• ⅔  cup drained capers ((plus 1 tablespoon caper brine))
  • ½ cup pitted green olives ((such as Castelvetrano))
  • 1 bunch flat-leaf Italian parsley leaves and stems ((roughly chopped))
  • 1 small bunch fresh mint leaves
  • 1 lemon
  • 1 shallot
  • Kosher salt ((as needed))
  • Several cracks freshly ground black pepper
  • Extra-virgin olive oil ((as needed))


  • Add all the ingredients to the work bowl of a food processor and pulse until the ingredients are coarsely chopped and incorporated.
  • Remove the lid, scrape down the sides. If the relish seems dry, add more olive oil.
  • Pulse 1-2 more times until the relish is the consistency of pesto.
  • Taste for seasoning, adding more salt, if needed, and set aside until ready to use. (Or transfer to a jar and refrigerate for the next day. Remove it from the refrigerator and bring to room temperature before serving.)
Author: Geoffrey Zakarian
Course: Side Dish
Cuisine: Mediterranean
Tried this recipe? Snap a pic and share.Mention @vitalchoice or tag #sharemore!

Chef Geoffrey Zakarian has teamed up with Harry & David to share his passion for fine food, entertaining, and healthy living. The Iron Chef known for his award-winning restaurants, TV appearances, and podcasts will wear another type of toque: Chief Culinary Ambassador for Harry & David. In this role, Zakarian will curate a collection of Harry & David products that reflect his philosophy and approach to cooking and entertaining. He will also share his insights and advice in Harry & David’s digital magazine, The Table, and host in-person and virtual events.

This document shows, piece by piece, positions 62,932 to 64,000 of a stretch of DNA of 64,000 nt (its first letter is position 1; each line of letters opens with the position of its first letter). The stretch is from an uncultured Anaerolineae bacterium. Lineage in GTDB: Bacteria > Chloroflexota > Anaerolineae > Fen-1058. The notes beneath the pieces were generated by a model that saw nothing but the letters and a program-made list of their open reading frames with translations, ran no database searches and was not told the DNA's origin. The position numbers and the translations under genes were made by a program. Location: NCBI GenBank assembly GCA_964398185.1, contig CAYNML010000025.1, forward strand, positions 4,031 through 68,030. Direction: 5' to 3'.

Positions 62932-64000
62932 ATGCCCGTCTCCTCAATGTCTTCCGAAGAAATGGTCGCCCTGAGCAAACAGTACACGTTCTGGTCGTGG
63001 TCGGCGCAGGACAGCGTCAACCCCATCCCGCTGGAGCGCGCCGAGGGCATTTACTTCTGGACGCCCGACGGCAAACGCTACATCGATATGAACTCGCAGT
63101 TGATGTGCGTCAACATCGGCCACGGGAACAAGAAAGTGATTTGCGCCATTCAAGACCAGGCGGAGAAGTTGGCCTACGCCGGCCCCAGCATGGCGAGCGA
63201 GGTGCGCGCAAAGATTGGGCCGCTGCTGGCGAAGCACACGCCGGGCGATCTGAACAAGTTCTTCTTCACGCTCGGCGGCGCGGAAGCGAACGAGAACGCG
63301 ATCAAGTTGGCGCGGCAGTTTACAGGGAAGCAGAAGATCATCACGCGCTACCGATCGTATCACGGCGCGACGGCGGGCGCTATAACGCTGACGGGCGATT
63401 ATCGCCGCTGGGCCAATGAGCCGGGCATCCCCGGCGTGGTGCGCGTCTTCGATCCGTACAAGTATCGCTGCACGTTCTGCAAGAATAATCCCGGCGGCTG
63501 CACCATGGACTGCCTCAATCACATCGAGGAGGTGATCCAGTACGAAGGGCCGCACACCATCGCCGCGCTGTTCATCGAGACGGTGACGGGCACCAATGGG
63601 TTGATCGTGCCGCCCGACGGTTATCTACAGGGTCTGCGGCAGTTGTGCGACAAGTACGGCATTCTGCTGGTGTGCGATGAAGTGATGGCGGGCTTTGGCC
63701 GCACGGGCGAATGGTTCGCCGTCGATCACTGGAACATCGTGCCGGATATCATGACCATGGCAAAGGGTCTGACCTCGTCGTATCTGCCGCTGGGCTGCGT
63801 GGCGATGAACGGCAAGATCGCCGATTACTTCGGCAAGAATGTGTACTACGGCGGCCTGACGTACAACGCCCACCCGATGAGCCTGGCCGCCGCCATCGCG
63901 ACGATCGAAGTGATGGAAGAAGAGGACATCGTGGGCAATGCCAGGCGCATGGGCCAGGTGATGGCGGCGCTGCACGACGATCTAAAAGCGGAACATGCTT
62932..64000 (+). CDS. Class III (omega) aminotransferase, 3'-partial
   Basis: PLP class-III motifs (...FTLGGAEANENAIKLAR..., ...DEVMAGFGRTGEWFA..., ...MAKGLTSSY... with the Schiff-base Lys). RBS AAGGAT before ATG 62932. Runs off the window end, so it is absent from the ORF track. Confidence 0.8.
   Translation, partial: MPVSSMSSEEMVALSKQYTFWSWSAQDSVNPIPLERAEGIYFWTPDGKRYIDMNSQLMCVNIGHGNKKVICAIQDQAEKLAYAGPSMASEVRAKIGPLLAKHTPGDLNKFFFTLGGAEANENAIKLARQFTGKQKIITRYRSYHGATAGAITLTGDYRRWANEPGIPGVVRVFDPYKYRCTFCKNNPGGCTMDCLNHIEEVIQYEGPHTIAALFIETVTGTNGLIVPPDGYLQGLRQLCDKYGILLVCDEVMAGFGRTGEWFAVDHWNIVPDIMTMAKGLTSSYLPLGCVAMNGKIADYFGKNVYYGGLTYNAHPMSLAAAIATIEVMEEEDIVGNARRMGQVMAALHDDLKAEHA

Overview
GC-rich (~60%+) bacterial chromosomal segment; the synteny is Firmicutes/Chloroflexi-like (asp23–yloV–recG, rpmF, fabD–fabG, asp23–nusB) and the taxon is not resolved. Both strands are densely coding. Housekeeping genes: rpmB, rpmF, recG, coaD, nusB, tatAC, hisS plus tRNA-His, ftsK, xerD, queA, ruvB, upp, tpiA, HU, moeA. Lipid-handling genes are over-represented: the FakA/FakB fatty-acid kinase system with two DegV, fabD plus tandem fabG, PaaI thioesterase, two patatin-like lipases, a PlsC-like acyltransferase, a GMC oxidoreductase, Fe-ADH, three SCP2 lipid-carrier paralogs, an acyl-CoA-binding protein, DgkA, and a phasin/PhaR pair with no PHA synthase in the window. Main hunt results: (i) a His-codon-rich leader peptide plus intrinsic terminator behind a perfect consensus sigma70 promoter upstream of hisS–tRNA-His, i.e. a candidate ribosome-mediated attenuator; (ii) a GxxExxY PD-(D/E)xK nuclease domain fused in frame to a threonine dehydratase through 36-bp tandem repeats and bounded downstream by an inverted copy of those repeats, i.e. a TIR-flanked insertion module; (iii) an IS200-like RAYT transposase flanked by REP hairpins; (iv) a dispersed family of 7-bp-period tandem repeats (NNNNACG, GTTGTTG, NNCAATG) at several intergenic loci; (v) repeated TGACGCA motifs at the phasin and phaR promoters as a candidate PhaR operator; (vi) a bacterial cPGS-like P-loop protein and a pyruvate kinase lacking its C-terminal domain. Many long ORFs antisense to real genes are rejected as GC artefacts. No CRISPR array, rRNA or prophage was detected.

Theresa Gambacorta is a food writer and 25-year veteran of New York City's restaurant industry. Her writing has appeared in such titles as La Cucina Italiana, Men's Fitness, Muscle and Fitness, and Centennial's special interest publications. She is the co-author of chef Joey Campanaro's Big Love Cooking (Chronicle) and is currently working on a cookbook about Persian cuisine to be published by Knopf.